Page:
Investment in the oil sector has dropped by more by 20% in 2015, representing the steepest decline in history. And spending is expected to drop again in 2016, Fatih Birol, executive director of the IEA, told CNBC from the sidelines of the Paris Climate Summit. He said that oil prices could not remain this low forever due to this decline in E&P investment, which will eventually tighten supply. But don’t look for this to happen next year.
Also Wednesday, Rystad Energy released a report indicating that E&P investment fell by $250 billion this year and is forecast to drop a further $70 billion in 2016. While global E&P firms need to replace 34 billion barrels of oil every year in order to meet consumption demand, the companies’ investment levels will result in only about 8 billion barrels this year. “This amount is less than 25% of what the market requires long-term,” Rystad said.
A Bear In The Crystal Ball
“We have never seen, in the last 30 years, two years in a row of oil investments declining and this will have a impact on production in the next few years…We may well see some surprises down the road as a result of lack of investments in oil production,” Birol said from Paris.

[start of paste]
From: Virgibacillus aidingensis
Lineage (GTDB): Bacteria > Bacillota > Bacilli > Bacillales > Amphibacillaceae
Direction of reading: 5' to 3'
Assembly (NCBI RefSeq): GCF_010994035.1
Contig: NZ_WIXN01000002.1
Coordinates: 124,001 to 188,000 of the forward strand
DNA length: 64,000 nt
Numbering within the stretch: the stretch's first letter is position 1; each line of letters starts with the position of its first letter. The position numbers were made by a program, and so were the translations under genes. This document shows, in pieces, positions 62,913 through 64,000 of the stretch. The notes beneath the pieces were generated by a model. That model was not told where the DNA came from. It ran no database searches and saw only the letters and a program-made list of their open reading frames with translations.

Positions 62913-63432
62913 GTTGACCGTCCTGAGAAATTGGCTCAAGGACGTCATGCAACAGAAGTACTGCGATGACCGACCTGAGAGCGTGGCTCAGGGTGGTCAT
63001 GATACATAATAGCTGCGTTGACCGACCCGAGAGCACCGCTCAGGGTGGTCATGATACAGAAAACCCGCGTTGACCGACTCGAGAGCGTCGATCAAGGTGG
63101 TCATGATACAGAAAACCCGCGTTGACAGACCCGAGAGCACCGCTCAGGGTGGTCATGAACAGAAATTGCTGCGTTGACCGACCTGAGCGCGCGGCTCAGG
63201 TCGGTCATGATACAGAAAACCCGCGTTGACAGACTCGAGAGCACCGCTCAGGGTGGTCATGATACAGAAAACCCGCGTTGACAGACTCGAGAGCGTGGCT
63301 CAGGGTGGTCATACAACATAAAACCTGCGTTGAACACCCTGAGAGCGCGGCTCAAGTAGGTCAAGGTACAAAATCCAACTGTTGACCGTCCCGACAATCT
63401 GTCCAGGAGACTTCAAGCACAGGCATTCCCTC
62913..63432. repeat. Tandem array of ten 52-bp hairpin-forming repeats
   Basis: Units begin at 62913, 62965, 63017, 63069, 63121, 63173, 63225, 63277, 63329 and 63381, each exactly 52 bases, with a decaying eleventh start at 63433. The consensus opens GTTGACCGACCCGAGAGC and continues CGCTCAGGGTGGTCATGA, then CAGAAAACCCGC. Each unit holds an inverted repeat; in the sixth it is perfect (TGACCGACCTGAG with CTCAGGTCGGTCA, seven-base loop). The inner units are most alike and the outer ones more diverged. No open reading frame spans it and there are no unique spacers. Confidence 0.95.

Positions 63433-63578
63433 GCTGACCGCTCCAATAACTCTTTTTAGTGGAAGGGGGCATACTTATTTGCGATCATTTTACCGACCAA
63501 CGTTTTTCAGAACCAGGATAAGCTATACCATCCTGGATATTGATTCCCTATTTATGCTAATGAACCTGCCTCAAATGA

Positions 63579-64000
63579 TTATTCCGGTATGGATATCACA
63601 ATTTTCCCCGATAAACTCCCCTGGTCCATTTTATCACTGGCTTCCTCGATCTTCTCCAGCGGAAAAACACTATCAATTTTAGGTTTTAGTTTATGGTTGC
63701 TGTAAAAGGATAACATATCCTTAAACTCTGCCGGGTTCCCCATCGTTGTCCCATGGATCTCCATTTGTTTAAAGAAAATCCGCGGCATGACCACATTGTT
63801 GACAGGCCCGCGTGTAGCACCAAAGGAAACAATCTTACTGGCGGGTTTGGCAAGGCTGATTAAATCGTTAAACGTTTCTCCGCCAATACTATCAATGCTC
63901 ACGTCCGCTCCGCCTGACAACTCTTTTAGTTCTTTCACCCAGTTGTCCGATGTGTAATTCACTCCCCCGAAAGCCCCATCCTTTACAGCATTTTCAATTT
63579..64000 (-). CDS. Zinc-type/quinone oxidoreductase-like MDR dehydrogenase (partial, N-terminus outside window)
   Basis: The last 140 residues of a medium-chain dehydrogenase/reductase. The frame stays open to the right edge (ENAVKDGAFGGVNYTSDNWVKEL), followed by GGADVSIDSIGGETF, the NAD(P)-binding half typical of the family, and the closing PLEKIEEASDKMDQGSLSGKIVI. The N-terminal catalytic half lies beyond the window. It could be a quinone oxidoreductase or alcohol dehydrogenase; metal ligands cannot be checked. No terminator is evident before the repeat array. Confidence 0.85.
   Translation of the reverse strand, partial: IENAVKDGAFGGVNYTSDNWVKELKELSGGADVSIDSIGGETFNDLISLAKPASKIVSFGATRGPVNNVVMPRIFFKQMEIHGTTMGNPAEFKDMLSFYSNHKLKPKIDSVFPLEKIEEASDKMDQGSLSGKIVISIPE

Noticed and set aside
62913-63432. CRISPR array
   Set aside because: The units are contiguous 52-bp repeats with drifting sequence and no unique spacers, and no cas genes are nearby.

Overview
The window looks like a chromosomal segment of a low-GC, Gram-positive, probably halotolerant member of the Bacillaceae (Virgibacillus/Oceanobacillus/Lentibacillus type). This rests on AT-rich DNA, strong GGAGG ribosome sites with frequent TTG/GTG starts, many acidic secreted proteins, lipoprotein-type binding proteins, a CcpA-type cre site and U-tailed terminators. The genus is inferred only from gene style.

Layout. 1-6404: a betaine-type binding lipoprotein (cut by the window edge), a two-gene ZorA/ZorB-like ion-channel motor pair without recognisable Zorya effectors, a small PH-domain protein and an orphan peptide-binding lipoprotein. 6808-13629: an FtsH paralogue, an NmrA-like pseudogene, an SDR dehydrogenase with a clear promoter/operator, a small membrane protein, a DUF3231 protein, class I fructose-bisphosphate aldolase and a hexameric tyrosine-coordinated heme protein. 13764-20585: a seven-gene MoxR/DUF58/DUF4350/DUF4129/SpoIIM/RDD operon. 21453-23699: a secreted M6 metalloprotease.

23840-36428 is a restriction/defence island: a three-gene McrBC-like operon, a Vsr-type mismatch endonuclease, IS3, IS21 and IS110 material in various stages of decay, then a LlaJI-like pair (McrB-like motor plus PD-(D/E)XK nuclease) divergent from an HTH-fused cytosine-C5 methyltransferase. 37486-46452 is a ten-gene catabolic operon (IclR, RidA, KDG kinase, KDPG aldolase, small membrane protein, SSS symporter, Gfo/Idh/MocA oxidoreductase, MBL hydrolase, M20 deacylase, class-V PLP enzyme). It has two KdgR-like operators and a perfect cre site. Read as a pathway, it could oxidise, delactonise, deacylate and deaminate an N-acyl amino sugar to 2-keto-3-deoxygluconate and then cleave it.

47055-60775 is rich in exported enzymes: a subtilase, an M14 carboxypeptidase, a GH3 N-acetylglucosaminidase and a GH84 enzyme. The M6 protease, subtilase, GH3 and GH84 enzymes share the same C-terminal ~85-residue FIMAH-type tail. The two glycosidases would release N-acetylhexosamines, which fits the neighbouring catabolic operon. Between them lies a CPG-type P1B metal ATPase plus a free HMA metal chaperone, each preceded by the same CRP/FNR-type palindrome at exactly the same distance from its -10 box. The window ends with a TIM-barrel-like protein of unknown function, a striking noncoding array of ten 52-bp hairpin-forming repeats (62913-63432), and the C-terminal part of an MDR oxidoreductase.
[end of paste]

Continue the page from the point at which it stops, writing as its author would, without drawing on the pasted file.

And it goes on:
The culprit of this plunge in investment is, of course, low oil prices. Speaking to the global oil market going into next year, Birol said, “Looking to 2016, I see very few reasons why we can see growth in prices. I think 2016 will be a year where we will have a lower price environment.”
Iran Returns As Demand Seen To Weaken
Tomorrow and Friday, OPEC and the IEA will release their respective monthly reports. The 13-member group’s decision last Friday to jettison the quota system and maintain output at current levels (~31.5 M/bpd) at least until next June’s meeting sent prices falling to seven year lows earlier this week.
Expect both reports to project higher oil exports from Iran, which is set to return to the market early next year after the lifting of sanctions (~500 K/bpd by March, 1 M/bpd by early summer, according to Iran).
In addition to Iran’s return, Birol also sees weaker demand in 2016. “There is a lot of oil in the market now and 2016 demand in the market will be weaker,” he said. “And at the same time we may well see Iran to come to the market if sanctions are lifted, which is going to increase oil in the markets.”
Low Fossil Fuel Prices Hamper Renewables Push
Speaking to concerns voiced at the climate summit, Birol said low prices for fossil fuels will hamper the renewable energy push pursued in some countries.
“We see the cost of renewables going down, but in a low oil price environment, we may well see that some governments may weaken their support for renewable energies or efficiency improvements,” he said. “We have been telling governments that it would be an historical mistake to lessen the support on renewables and efficiency as the price of fossil fuels become cheap. Let me be clear, lower oil prices are a risk for the transformation of energy.”
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